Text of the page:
While the failure to implead an indispensable party is not per se a ground for the dismissal of an action, considering that said party may still be added by order of the court, on motion of the party or on its own initiative at any stage of the action and/or such times as are just,[31] it remains essential as it is jurisdictional that any indispensable party be impleaded in the proceedings before the court renders judgment. This is because the absence of such indispensable party renders all subsequent actions of the court null and void for want of authority to act, not only as to the absent parties but even as to those present. As explained in Lotte Phil. Co., Inc. v. Dela Cruz:[32]

An indispensable party is a party-in-interest without whom no final determination can be had of an action, and who shall be joined either as plaintiffs or defendants. The joinder of indispensable parties is mandatory. The presence of indispensable parties is necessary to vest the court with jurisdiction, which is "the authority to hear and determine a cause, the right to act in a case." Thus, without the presence of indispensable parties to a suit or proceeding, judgment of a court cannot attain real finality. The absence of an indispensable party renders all subsequent actions of the court null and void for want of authority to act, not only as to the absent parties but even as to those present.[33]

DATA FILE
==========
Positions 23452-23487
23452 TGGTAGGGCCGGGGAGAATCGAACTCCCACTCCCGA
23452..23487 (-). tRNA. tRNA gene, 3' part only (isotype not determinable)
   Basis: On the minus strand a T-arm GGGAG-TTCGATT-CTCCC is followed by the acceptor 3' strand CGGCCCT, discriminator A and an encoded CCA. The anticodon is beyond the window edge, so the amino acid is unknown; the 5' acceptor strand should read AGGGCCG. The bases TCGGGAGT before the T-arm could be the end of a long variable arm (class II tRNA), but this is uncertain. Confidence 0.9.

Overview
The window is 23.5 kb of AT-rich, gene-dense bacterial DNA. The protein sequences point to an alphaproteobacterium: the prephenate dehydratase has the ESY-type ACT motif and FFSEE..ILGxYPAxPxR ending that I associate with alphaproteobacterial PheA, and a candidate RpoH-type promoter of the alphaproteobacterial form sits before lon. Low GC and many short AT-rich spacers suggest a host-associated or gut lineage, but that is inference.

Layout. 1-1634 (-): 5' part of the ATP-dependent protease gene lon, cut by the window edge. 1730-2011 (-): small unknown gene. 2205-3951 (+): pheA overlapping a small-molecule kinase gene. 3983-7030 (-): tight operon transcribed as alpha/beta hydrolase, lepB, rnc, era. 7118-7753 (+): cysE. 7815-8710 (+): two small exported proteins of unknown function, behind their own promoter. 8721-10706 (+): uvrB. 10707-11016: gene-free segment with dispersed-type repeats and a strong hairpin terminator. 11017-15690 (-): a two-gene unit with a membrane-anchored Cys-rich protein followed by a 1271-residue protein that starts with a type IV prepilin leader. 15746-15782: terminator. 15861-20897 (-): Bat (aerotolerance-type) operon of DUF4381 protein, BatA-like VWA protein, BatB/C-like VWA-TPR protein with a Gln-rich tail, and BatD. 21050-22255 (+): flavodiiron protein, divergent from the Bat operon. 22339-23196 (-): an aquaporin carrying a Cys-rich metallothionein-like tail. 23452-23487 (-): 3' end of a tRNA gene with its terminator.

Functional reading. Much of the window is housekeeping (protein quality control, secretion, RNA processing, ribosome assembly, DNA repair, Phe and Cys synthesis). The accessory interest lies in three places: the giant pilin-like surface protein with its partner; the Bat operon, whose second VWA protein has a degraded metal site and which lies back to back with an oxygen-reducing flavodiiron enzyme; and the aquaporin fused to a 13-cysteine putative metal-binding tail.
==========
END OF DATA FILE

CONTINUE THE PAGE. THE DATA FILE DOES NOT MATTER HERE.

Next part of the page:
In this case, it is evident that the CA proceeded to render judgment, i.e., the September 28, 2011 Decision and April 17, 2012 Resolution, without an indispensable party, i.e., the People, having been impleaded. Thus, in light of the foregoing discussion, these issuances should be set aside and the case be remanded to the said court. Consequently, the CA is directed to (a) reinstate respondents' certiorari petition, and (b) order said respondents to implead the People as a party to the proceedings and thereby furnish its counsel, the OSG, a copy of the aforementioned pleading. That being said, there would be no need to touch on the other issues herein raised.